On a SharePoint site where you are an admin, click on the menu command with your name and select Personalize this Page option:
At this point you have the ability to change the look of the page. Click on the Add a Web Part link:
In the Categories section select Office Client Applications. In the Web Parts section select Excel Web Access:
Now we need to link our Excel Services web part to our template Excel spreadsheet. Click the link to open the tool pane, which allows you to reference the correct Excel spreadsheet. In the Excel Services web part properties pane add the following information:
At this point we have an Excel Services web part that shows the chart in our Excel spreadsheet template.
The first step in this task is to iterate through all the Word documents in a given specification library. Here is a code snippet to accomplish this task:
Now that we have access to the Word documents we need to count the number of paragraphs that have the style "Issue" applied. I have already written a post on how to accomplish this task. Check out retrieving Word content based on styles. I am going to reuse the same methods I talked about in that previous post for this scenario. I will reuse the method called GetParagraphListByStyle, which returns a list of paragraphs given a main document part and a specific style name.
Gathering the PM associated with the specification and the spec status is a matter of retrieving content within a specific content control. In my solution I am going to store the PM name, the number of open issues in the specification and the status of the specification within a hash table. Here is the code snippet I used to store the information:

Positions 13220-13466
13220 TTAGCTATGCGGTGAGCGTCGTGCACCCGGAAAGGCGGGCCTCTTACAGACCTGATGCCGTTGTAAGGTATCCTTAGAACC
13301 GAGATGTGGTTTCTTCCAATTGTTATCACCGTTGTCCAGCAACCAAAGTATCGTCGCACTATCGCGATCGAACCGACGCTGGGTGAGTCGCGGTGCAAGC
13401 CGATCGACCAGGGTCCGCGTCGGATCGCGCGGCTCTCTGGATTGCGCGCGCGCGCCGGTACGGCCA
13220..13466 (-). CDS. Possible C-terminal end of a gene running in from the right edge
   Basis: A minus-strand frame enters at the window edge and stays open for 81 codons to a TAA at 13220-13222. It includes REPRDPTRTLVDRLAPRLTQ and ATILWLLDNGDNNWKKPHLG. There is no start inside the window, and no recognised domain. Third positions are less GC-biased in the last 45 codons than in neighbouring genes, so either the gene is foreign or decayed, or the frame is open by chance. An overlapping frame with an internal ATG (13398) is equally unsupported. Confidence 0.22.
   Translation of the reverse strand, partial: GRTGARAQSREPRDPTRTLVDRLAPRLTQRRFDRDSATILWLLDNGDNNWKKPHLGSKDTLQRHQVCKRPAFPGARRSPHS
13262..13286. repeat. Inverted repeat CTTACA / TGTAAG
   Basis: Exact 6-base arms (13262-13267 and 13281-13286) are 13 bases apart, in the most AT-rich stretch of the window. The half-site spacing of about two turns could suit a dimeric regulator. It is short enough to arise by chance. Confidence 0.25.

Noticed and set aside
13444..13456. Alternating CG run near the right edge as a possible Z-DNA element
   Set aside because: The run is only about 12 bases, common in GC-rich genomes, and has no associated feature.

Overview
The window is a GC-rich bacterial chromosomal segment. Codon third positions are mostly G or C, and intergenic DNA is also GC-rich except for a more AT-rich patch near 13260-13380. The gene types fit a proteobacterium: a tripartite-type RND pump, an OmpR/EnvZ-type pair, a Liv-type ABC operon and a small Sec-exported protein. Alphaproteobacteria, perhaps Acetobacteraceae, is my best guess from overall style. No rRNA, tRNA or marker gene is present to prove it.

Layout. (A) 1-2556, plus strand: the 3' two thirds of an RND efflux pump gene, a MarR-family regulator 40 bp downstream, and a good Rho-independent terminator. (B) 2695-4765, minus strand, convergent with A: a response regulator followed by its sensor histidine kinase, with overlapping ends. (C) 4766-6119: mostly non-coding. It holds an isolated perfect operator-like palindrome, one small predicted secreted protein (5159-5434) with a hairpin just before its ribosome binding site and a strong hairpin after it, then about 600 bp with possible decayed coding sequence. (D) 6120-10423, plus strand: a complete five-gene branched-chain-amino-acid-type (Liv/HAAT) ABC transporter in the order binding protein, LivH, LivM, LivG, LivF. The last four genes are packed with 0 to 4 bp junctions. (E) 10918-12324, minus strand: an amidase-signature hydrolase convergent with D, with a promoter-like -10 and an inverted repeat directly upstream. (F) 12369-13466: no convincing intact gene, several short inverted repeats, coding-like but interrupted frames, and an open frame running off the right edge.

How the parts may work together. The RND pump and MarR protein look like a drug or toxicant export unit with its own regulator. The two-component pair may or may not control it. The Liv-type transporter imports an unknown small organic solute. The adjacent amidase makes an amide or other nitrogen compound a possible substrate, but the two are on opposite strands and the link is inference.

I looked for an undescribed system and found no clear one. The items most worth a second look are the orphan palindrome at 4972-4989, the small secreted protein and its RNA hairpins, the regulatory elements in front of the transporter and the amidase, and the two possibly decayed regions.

Notice that the specification status can be one of six values, from Stage 0 to Stage 5.
At this point we have all the data from our document library. All that is left is to insert this data into our Excel spreadsheet. This part of the solution is analogous to my previous post on document assembly for SpreadsheetML. We are simply going to create new rows and cells in our spreadsheet for every piece of data within our hash table. Notice that we are adding two types of cells: value based cells and text based cells. These two types of cells are stored differently in Excel. Here is the code snippet used to accomplish this task:
The GetWorkSheetPart method is the same method I wrote about in my previous post on how to copy a worksheet within a workbook.
The last step in the solution is to fix the chart data. Again this code snippet is taken directly from my previous post on document assembly for SpreadsheetML. In any case, here is the code snippet used to accomplish this task:
Running this code I will end up with a chart that represents the number of open issues across a library of Word documents. Clicking Update Chart will ensure the chart reflects the data contained within the library.
I am excited about this solution because it shows how you can extend the reach of our services to accomplish other types of solutions. In this case, having Excel reflect data contained within Word documents.